Friday, November 9, 2007

What's rocking my stereo at the moment...

Common - "The People"
This is everything that is good about urban music. Common's usual socially insightful rapping and a smooth chorus from Dwele (my fave R&B crooner at the moment) would make any track a winner. But it is the production by Kanye West that elevates "The People" to classic status. I haven't been too enamoured with Kanye's solo work recently, with its too-obvious samples and lacklustre lyrics, but his collaborations with Common bring out the best in both of them. Here Kanye lifts a few inconsequential portions of an old Gil Scott-Heron track and flips it all into a tune that is both maddeningly catchy yet timeless and soulful. And damn if Com doesn't cut a fine figure in this video, he looks and sounds every inch the magnetic black leader. It's great stuff.


Donnie - "If I Were You"
Coming out as gay is career suicide for a black R&B artist. This is particularly tragic for an singer like Donnie, whose debut album "The Colored Section" is one of the few truly great soul albums of this new century, and who is the kind of singer whose pure artistry, in a more just world, could lift his genre out of the generally poor state it's currently in. I'm still not so sure about his new album "The Daily News", but this track from it is a killer. As ever, he evokes the spirit of Stevie Wonder and Donny Hathaway in a bouncy feelgood track of glorious harmonies and sunny horns, with an inspiring message. Just makes me wanna hug someone.


The Verve - "One Day"
I have yet to find someone who agrees with me, but I have always felt that The Verve's "Urban Hymns" from 1997 is one of the 10 greatest albums ever. And putting aside its well-known big hits, it is full of amazing songs like "One Day". Richard Ashcroft's world-weary yet hopeful vocal combined with Nick McCabe's fantastic guitar work and some deeply resonant psychedelic production result in a track that everyone should be singing.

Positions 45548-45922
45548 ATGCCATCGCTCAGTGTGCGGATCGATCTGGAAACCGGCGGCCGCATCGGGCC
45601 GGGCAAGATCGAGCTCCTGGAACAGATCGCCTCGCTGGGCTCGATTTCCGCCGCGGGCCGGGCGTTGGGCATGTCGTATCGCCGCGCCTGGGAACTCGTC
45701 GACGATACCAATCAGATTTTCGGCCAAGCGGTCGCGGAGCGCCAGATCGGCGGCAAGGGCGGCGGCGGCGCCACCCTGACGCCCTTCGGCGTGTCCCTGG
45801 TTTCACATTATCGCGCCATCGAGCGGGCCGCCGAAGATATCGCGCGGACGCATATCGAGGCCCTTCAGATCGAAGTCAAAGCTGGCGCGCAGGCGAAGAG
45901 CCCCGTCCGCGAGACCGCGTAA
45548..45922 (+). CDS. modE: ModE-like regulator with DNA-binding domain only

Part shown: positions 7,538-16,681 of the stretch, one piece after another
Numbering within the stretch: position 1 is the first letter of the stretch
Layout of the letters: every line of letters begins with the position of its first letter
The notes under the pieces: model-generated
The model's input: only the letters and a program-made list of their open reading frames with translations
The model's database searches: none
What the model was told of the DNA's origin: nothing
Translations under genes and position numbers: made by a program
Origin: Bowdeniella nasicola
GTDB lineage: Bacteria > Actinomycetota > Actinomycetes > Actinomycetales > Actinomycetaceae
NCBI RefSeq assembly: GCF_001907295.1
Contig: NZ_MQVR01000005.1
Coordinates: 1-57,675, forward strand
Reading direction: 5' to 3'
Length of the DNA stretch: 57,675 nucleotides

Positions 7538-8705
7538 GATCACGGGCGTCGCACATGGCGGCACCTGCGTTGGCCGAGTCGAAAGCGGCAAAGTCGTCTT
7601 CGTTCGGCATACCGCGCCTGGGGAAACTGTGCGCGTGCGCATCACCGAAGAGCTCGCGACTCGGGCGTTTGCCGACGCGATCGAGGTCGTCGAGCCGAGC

Big L - "No Endz, No Skinz"
This is the kind of song I feel bad about liking, since it covers the well-worn misogynist idea in hiphop that women are just out for yo' money. But if you are gonna do such a song, you may as well do it right, and this is how it's done: classic NY ruff beats and jazzy samples, infectious chant-along chorus and Big L's unparalleled knack for one-liners. Big L's shooting death in 1999 at the age of 24 meant that he never achieved the stardom he deserved, but the album this song came from, "Lifestylez ov da Poor & Dangerous", is regarded as a true classic by anyone who knows hiphop.


Fat Freddy's Drop - "Based on a True Story" album
It took a while to grow on me, but that's the kind of music this is. New Zealand's premier exponents of dub reggae and soul create a sound that is entirely their own, which eases its way into your consciousness until it is stuck there. Perhaps not coincidentally, it was only once the warm weather kicked in and I could cruise around with this in the car stereo that I started to appreciate how good these guys are. Pacific Islanders have an uncanny affinity with black vocal musics (gospel, soul, hiphop and reggae), and one of the pleasures of this album is Dallas Tamaira's effortless croon. Like the rest of the band he eschews aping Caribbean sounds for something more truly NZ in nature, and the result is a sly, groovy, addictive brew.



Naturally 7 - "In the Air Tonight" (live on the Paris subway)

If you haven't caught this on youtube yet, you should stay home more. There's little I can say about this accapella group, other than that they are simply amazing. Oh, and check for the one dude in the crowd who just doesn't appreciate being in the middle of an incredible experience. He's hilarious to look at.

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